I'm all for helping the Third World. In fact, I think that if we could solve global inequality, most of the other problems would disolve too. However, there is something weird with foreign aid given out by governments. You could call it theft. To see what I mean, we'll have to visit quickly what government and taxation is all about.
Why do we tax? Well, there are some things that just make more sense to do collectively that individually. Take building dykes in the Netherlands. If only a few people would spend money on it, everybody else would still profit from not drowning. So it is better to share the costs and taxation seems the only solution so far for that.
In general this should hold true for everything the government does. If things could be handled better by individuals, it doesn't make sense to have the government do it. It just makes things more complicated, plus the government doesn't have much of track record when it comes to do things efficient. If the government taxes you and then goes out to spend it on something useful, that seems nice, but in essence it just means that you are forced to buy this useful service, instead of making up your mind whether you want it or not. For a lot of the stuff the government does, you can argue that it actually hold that these activities need to be done centrally. However, for foreign aid, I don't see it.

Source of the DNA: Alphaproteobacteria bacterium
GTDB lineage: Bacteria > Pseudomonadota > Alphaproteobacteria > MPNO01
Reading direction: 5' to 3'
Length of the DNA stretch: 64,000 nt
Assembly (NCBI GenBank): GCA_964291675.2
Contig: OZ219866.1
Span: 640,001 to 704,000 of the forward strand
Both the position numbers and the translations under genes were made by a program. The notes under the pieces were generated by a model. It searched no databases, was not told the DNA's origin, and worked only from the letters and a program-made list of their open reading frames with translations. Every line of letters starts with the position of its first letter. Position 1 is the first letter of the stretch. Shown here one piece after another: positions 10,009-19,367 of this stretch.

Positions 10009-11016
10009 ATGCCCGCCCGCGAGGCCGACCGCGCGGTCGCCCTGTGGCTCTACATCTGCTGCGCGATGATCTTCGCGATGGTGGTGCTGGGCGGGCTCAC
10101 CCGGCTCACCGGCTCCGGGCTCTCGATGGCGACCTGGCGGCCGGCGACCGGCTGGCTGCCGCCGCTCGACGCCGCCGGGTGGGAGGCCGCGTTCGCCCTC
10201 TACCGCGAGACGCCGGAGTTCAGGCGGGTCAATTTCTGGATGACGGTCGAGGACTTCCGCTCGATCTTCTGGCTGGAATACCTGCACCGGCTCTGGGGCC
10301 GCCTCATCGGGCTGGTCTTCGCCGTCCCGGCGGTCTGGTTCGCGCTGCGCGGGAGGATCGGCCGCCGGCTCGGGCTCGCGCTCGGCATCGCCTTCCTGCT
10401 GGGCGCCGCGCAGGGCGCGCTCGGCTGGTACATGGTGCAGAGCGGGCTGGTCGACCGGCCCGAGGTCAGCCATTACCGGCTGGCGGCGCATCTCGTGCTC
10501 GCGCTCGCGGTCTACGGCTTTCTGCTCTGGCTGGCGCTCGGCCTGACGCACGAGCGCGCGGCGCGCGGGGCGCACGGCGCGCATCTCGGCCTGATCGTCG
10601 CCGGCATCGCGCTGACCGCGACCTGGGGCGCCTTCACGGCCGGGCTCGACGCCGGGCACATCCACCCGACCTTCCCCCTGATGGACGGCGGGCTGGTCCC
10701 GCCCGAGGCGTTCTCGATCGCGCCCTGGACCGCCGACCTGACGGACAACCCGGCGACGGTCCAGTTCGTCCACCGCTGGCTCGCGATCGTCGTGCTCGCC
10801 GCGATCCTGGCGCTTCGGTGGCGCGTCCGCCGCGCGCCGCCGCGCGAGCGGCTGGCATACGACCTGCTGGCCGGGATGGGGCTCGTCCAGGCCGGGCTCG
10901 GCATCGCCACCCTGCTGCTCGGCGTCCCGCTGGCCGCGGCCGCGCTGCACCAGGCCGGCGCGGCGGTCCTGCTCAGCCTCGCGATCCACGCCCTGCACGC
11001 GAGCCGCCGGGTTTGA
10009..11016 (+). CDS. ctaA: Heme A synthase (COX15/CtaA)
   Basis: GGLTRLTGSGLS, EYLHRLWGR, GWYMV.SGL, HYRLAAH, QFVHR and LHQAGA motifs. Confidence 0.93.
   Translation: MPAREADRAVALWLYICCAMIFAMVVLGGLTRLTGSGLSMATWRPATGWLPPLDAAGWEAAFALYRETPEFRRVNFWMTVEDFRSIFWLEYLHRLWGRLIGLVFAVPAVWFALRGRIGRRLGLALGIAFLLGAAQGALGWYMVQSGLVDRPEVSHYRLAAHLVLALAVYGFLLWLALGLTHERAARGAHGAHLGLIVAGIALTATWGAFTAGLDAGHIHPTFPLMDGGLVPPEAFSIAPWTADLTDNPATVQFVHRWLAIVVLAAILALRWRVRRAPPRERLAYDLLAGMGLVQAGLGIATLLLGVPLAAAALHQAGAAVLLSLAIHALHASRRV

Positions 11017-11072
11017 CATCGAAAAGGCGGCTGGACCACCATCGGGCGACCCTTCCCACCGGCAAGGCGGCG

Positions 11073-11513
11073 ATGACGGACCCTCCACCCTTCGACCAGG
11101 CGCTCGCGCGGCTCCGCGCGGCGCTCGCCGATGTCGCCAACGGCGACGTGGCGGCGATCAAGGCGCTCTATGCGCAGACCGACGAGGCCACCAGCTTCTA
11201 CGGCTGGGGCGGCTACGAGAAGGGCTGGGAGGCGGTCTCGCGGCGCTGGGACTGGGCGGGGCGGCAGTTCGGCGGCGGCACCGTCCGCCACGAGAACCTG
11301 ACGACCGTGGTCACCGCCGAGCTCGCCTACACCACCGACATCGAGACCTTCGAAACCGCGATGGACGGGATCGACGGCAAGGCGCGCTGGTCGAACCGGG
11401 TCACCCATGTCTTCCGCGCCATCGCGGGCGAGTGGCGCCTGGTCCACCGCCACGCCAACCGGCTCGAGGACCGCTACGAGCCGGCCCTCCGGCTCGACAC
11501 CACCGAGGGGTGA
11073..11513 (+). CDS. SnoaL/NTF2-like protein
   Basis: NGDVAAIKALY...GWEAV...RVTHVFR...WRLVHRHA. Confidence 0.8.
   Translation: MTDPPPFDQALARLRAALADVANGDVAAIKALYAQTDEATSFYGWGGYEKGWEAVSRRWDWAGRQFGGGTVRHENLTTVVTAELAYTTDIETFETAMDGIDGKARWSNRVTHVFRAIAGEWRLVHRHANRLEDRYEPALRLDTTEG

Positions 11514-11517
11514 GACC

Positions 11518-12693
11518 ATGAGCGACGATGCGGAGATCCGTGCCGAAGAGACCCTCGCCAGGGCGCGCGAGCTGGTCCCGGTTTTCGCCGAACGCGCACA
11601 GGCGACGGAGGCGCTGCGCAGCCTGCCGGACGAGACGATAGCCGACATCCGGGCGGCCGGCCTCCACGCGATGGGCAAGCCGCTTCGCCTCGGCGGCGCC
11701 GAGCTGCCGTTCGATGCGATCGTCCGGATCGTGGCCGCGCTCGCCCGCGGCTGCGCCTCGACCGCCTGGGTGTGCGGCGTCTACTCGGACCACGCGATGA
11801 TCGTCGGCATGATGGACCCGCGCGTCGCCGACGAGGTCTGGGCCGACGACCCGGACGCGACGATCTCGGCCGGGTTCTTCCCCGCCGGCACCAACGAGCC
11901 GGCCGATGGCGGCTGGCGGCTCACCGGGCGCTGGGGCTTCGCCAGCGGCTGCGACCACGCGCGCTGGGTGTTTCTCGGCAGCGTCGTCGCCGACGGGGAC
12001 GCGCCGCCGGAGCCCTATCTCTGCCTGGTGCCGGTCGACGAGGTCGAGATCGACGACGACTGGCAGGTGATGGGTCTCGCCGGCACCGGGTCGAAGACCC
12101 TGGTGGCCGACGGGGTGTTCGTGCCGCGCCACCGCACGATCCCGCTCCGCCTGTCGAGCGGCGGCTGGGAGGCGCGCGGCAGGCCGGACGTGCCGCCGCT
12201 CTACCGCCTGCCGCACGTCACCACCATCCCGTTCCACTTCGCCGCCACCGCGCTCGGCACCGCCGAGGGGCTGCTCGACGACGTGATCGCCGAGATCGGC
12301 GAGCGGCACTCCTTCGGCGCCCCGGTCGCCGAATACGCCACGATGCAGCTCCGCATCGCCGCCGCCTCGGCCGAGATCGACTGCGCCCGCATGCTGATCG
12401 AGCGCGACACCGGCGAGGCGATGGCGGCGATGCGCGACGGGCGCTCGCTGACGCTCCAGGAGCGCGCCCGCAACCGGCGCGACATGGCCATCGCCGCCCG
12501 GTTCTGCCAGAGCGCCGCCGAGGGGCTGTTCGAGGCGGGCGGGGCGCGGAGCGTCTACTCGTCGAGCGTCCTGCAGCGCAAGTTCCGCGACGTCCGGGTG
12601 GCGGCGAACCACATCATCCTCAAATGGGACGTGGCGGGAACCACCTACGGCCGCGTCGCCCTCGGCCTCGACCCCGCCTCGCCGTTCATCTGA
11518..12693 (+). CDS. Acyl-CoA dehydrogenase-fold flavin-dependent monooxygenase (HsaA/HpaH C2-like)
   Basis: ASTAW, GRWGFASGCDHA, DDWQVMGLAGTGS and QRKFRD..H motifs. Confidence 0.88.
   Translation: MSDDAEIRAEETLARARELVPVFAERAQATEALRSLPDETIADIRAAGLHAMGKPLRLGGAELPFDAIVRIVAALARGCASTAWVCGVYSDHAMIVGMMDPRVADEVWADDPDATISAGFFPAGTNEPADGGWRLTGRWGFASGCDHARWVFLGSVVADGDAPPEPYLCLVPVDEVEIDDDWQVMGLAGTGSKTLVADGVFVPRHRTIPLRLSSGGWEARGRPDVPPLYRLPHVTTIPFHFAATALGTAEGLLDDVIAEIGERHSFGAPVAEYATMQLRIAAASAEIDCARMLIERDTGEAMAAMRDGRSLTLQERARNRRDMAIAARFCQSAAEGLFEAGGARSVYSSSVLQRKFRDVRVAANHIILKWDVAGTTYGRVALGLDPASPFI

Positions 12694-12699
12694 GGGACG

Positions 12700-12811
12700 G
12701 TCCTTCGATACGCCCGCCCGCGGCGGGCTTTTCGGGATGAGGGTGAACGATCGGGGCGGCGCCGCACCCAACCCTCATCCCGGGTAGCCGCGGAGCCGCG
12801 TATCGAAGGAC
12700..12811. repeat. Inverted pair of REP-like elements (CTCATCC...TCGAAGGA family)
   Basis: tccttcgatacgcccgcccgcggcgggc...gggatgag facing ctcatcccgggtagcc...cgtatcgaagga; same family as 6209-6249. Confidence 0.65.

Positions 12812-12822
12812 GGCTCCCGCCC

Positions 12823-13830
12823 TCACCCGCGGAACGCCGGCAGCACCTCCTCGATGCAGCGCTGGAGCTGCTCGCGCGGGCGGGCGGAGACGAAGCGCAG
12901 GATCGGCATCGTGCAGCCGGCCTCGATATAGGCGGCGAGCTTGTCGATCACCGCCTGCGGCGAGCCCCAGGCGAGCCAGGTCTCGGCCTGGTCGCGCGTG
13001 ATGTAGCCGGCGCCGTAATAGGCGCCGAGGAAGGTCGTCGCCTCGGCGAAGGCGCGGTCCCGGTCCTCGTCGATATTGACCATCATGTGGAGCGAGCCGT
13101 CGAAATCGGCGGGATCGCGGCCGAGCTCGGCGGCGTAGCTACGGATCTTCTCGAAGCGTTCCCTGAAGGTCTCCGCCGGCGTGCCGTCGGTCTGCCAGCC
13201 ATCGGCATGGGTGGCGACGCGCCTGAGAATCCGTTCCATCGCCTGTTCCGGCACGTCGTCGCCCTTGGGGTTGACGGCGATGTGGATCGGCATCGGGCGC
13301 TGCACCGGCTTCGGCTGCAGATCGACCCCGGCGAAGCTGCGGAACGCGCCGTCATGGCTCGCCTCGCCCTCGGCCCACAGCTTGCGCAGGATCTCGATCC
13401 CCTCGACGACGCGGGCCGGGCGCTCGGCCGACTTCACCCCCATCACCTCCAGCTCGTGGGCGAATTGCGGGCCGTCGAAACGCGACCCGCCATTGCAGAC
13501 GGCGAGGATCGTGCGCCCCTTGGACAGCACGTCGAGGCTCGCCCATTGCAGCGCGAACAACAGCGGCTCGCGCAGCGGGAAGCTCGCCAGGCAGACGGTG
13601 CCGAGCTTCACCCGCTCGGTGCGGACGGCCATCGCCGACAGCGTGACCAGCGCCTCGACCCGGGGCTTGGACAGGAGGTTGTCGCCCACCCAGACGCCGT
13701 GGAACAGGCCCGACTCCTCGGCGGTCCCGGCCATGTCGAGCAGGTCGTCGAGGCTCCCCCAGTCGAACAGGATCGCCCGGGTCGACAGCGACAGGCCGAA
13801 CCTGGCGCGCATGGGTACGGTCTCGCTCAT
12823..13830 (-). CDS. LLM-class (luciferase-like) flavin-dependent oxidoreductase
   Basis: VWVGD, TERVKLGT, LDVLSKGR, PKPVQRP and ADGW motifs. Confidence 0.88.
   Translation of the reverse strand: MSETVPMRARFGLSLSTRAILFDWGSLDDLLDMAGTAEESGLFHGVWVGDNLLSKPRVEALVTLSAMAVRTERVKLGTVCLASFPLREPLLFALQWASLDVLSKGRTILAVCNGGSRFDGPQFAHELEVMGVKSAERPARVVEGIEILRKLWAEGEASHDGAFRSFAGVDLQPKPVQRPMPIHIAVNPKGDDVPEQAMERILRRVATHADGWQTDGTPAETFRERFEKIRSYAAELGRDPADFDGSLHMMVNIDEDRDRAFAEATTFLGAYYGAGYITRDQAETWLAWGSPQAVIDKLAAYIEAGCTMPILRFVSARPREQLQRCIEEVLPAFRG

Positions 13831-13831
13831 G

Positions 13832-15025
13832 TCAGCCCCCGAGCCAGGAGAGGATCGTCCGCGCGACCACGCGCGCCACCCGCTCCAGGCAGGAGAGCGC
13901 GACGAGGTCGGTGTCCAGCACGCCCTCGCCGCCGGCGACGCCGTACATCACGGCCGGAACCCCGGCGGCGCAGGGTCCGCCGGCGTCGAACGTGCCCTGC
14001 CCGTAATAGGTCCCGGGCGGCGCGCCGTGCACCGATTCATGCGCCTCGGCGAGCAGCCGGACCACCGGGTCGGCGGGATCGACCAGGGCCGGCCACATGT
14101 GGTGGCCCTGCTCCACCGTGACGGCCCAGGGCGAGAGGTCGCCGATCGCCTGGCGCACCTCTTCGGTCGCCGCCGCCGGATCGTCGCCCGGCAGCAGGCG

Foreign Aid is charity, so using the government to dole it out, just means that you force people to give part of their money to the Third World. Admittedly, it sounds nice, taking from the rich and giving to the poor, the government as Robin Hood, but it doesn't strike as very democractic. Their is no real reason to dole out aid centrally; actually it seems that governments in general are pretty bad at it and tend to give aid with strings attached. Why can't the people just give the money directly?
Ah, because they don't want to and probably won't. But if that is the case, why should the government in a democratic regime give when the people really don't want to?